1-2 Hit on Attacker (lose one point)
3 – Both Hit (lose one point each)
4 – Both Miss
5-6 Hit on Defender (lose one point)
To simplify the rules, speed and even things up between the different Heroscape tribes or clans, we declared all figures or weapons equal in melee and no ranged weapons. In that way a Mech Robot could be defeated by a Samurai or Viking.
Each character had 5 life or combat points (recorded on a dice next to them during combat) and could also only move 2 hexes, halved if moving uphill or through water.
The surviving or winning duellist gained an extra life or combat point when the other rival character was killed off. It quickly got fast, fatal and furious!
My FBI X-Files team didn’t last long against the grim-faced Alien Marro figures. Warrior Mech Zettian Guards fought Izumi Samurai and fantasy Vikings, then Elite Airborne figures.
This was also the first outing for some new aquarium ornament resin scenery picked up in a handy 3 for 2 ornaments sale at Pets at Home. A battered rope bridge, a jungle temple, two Ewok style tree houses with lush jungle foliage, a Greek or Roman ruined temple and a Chinese or Japanese fishing boat. All variously suitable for 15 to 40mm size figures.
I didn’t tell the checkout lady the truth when she asked about my non-existent fish and tank, that these weren’t destined or bought for underwater fish usage but for the gaming table or out in the garden / yarden for gaming! More on these in a future post.
This proved a short fast knockabout game of the islands suitable for both young and old in the family.
The recent nearly but not quite named ‘Storm Doris’ did minor damage in my garden overnight a day or two ago, flipping off the tied on and weighted-down lid of my improvised “sand table”.
This ‘sand table’ was flooded with rainwater and a topped with a thin sheet of ice this morning.
Quite surreal, as this was how it was otherwise left at the end of a game.
The sculpted sand terrain had smoothed away underwater. Eerily many of the troops were standing or lying still where they had last fought.
In reality the ‘sand table’ is a bright blue plastic family sand pit filled with fine play sand but it does service for garden games for all ages of family.
Revealed frozen underwater was the end of a last summer ‘pound store plastic warriors’ sand pit game, literally frozen in time.
I had forgotten to put this game away months ago, just tied the lid on and weighted it with stones. The weather has not been great in the UK for outdoor garden gaming over the last few winter months.
Unpainted, these simple pound store troops about 25-30 mm high in three different ‘national colours’ looked surprisingly good underwater, especially this silver cluster.
I have never built a proper sand table Donald Featherstone style, having heard or read of several near disasters with the weight of sand indoors and the sand’s ability to get everywhere – “can be rather messy, as sand does not always keep its proper place on the table” as Donald Featherstone points out.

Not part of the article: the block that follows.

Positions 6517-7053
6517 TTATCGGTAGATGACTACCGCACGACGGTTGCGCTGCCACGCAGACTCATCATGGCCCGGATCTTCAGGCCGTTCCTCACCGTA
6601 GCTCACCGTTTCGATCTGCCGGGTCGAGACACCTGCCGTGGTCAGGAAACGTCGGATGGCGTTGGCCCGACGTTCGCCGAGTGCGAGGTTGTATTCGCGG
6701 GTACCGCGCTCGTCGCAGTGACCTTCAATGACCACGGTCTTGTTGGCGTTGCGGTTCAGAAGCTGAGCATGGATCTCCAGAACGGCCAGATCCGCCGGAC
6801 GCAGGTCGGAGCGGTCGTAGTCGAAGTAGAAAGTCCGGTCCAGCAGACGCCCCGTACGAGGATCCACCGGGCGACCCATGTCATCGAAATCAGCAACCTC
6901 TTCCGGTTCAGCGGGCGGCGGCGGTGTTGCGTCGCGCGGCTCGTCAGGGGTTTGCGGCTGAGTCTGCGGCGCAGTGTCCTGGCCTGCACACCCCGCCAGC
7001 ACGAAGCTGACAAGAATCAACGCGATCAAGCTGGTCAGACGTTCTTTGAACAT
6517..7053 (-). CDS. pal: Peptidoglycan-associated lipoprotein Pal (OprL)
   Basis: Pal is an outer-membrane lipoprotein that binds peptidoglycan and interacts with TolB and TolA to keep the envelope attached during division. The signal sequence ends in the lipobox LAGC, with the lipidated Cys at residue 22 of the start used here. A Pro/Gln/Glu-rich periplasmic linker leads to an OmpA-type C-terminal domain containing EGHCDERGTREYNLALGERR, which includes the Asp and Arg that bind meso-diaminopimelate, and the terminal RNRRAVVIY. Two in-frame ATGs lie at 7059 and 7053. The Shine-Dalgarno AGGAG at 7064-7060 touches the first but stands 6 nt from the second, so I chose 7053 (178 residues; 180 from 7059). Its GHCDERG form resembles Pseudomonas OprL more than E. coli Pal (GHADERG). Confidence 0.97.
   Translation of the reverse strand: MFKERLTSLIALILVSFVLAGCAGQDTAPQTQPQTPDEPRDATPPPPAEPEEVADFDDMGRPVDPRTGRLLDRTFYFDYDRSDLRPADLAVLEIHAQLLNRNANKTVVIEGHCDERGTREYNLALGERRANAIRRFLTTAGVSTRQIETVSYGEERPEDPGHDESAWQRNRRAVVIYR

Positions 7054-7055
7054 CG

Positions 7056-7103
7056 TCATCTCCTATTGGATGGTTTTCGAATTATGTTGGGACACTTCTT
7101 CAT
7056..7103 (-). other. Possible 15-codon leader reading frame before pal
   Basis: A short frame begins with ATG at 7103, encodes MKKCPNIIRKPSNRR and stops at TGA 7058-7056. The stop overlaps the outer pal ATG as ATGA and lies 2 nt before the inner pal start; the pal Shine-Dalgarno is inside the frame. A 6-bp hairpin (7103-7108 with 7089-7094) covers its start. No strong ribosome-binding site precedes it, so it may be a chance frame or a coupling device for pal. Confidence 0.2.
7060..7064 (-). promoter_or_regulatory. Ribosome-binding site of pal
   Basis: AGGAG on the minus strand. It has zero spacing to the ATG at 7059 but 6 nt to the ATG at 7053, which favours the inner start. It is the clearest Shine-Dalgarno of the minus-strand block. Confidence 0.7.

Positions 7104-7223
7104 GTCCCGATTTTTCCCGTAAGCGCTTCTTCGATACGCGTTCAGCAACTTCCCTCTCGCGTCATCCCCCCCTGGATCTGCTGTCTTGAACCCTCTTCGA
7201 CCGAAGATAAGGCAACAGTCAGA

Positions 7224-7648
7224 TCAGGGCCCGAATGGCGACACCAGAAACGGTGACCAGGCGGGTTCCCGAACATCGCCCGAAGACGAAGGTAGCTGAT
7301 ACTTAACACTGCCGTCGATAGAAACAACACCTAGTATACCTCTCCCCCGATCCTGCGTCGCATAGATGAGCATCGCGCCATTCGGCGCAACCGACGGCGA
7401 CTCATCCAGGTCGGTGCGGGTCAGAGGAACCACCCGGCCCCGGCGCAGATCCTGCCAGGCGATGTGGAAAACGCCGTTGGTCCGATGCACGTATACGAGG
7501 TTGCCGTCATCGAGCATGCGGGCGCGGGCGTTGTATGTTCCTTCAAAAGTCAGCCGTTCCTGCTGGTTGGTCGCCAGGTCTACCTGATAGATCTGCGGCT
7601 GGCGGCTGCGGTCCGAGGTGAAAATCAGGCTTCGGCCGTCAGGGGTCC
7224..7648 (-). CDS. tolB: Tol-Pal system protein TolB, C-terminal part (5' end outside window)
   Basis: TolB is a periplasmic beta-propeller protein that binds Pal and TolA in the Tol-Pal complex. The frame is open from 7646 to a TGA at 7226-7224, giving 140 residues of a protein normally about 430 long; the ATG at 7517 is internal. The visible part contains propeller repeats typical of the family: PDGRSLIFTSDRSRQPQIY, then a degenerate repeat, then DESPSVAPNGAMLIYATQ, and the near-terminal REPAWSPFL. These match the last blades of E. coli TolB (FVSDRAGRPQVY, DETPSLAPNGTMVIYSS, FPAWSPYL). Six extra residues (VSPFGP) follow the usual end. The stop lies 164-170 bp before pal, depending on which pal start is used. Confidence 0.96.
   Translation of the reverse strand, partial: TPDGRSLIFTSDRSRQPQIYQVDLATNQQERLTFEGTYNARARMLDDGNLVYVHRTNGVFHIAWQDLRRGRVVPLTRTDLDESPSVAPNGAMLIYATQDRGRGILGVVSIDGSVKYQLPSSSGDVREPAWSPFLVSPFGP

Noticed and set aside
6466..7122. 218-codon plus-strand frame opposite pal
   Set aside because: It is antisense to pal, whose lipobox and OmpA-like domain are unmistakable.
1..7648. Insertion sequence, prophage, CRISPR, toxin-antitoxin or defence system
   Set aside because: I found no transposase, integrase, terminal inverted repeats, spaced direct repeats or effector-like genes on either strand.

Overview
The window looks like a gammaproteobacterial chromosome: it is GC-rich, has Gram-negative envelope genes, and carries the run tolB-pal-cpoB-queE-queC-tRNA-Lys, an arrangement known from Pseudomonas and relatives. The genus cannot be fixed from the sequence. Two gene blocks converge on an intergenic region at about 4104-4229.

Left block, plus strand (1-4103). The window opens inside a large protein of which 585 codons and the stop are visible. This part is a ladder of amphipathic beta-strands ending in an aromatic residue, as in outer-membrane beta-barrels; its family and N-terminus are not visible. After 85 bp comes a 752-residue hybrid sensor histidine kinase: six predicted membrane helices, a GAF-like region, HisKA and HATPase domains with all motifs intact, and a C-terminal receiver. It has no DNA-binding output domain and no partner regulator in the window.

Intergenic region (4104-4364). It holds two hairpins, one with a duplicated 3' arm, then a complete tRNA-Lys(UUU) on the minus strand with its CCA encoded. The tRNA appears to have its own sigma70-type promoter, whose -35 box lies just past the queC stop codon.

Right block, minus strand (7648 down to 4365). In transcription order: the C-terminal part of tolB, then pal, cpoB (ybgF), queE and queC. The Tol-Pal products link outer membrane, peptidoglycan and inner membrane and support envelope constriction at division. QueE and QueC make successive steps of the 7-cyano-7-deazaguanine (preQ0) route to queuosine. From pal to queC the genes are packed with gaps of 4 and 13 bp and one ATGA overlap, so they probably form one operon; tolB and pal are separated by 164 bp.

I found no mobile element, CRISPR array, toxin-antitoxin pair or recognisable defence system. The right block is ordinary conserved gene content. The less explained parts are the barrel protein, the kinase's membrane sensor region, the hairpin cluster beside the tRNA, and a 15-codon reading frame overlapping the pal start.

Gaming in the sand pit was always a good garden standby in childhood, mostly using a rough pile of builders sand in the garden / yard left over from an extension. Growing up with dogs, the sand pit did not thankfully become a litter tray for the neighbourhood cats.
Figures occasionally vanished, sometimes to resurface during later completely different period games. Some were never seen again. By now the entombed 1970s Airfix plastic will have crumbled to dust if that childhood sand pile is still there.
The Sheil website has ‘sand pit’ rules for those who want to try this in an undrowned sand pit (with well attached roof).
Planet: Yarden / Location: in a galaxy far afar away (but strangely, just round the corner of my house)
Scenario: A captured red hat enemy staff officer of the Imperious Forces (usually the bad guys) has revealed the whereabouts of the secret Imperious Space Base on Planet Yarden.
He is interrogated with mind control by tiny General Yodel.
Rebellious or Revolutionary Commando Troops from many nations and planets led by the tiny General Yodel and feisty Princess Layla are heading there to destroy this base.
Its giant super laser cannon is capable of destroying entire planets / space ships / etc, yardeh yardeh yardeh …
Any similarity to the characters and plots of well known space films by George Lucas and Disney are entirely coincidental or in your own mind.
Meanwhile on Planet Yarden, the Rebellious or Revolutionary Troops head towards the Imperious base with their star crawler packed with Space TNT.
The secret Imperious base is protected by watchtowers and a smaller guard base.
Luckily the Rebellious or Revolutionary troops have a secret weapon, a heavy space ballista mounted on a space ship.
In Turn 1, whilst most of the figures are out of weapons range, the Rebellious troops land a direct hit with a space rock on several of the (Cylonic looking) Imperious Troops behind rocky barricades, guarding the smaller space cannon.
In Turn 2, Captain Lush and several of his Rebellious laser sword warriors are killed in a melee with Imperious Troopers.
Turn 3 – The giant space cannon of Imperious Trooper Base lands a direct hit on the Rebellious Space Freighter and destroys the space Ballista and its crew. A dice throw sorts out if it is repairable; it isn’t, cutting off the Rebellious chances on escape by ship.